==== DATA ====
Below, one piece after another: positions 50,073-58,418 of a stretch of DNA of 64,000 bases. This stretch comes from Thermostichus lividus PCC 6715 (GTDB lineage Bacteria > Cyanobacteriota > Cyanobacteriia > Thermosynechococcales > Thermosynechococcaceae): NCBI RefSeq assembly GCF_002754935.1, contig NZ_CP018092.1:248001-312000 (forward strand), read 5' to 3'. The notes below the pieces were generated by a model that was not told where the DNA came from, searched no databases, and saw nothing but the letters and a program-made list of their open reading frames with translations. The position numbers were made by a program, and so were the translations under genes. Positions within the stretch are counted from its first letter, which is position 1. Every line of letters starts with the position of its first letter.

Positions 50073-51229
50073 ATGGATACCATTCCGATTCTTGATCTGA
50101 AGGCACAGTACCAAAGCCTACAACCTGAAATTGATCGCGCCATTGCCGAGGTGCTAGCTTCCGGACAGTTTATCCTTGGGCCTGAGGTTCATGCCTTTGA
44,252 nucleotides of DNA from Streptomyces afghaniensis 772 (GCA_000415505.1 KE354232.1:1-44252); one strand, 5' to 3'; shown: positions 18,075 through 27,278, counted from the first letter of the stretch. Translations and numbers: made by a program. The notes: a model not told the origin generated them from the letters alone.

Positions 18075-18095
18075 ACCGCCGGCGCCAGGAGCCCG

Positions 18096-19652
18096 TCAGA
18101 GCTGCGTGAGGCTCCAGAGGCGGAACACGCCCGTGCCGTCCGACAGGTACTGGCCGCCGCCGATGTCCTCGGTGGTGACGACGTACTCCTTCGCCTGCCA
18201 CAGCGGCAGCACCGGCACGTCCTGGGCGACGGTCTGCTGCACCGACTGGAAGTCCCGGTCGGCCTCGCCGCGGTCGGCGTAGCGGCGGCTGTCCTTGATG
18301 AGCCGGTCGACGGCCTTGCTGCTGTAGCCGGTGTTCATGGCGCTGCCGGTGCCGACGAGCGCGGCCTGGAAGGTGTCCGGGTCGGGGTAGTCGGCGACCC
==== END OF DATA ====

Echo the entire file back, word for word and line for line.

Below, one piece after another: positions 50,073-58,418 of a stretch of DNA of 64,000 bases. This stretch comes from Thermostichus lividus PCC 6715 (GTDB lineage Bacteria > Cyanobacteriota > Cyanobacteriia > Thermosynechococcales > Thermosynechococcaceae): NCBI RefSeq assembly GCF_002754935.1, contig NZ_CP018092.1:248001-312000 (forward strand), read 5' to 3'. The notes below the pieces were generated by a model that was not told where the DNA came from, searched no databases, and saw nothing but the letters and a program-made list of their open reading frames with translations. The position numbers were made by a program, and so were the translations under genes. Positions within the stretch are counted from its first letter, which is position 1. Every line of letters starts with the position of its first letter.

Positions 50073-51229
50073 ATGGATACCATTCCGATTCTTGATCTGA
50101 AGGCACAGTACCAAAGCCTACAACCTGAAATTGATCGCGCCATTGCCGAGGTGCTAGCTTCCGGACAGTTTATCCTTGGGCCTGAGGTTCATGCCTTTGA
44,252 nucleotides of DNA from Streptomyces afghaniensis 772 (GCA_000415505.1 KE354232.1:1-44252); one strand, 5' to 3'; shown: positions 18,075 through 27,278, counted from the first letter of the stretch. Translations and numbers: made by a program. The notes: a model not told the origin generated them from the letters alone.

Positions 18075-18095
18075 ACCGCCGGCGCCAGGAGCCCG

Positions 18096-19652
18096 TCAGA
18101 GCTGCGTGAGGCTCCAGAGGCGGAACACGCCCGTGCCGTCCGACAGGTACTGGCCGCCGCCGATGTCCTCGGTGGTGACGACGTACTCCTTCGCCTGCCA
18201 CAGCGGCAGCACCGGCACGTCCTGGGCGACGGTCTGCTGCACCGACTGGAAGTCCCGGTCGGCCTCGCCGCGGTCGGCGTAGCGGCGGCTGTCCTTGATG
18301 AGCCGGTCGACGGCCTTGCTGCTGTAGCCGGTGTTCATGGCGCTGCCGGTGCCGACGAGCGCGGCCTGGAAGGTGTCCGGGTCGGGGTAGTCGGCGACCC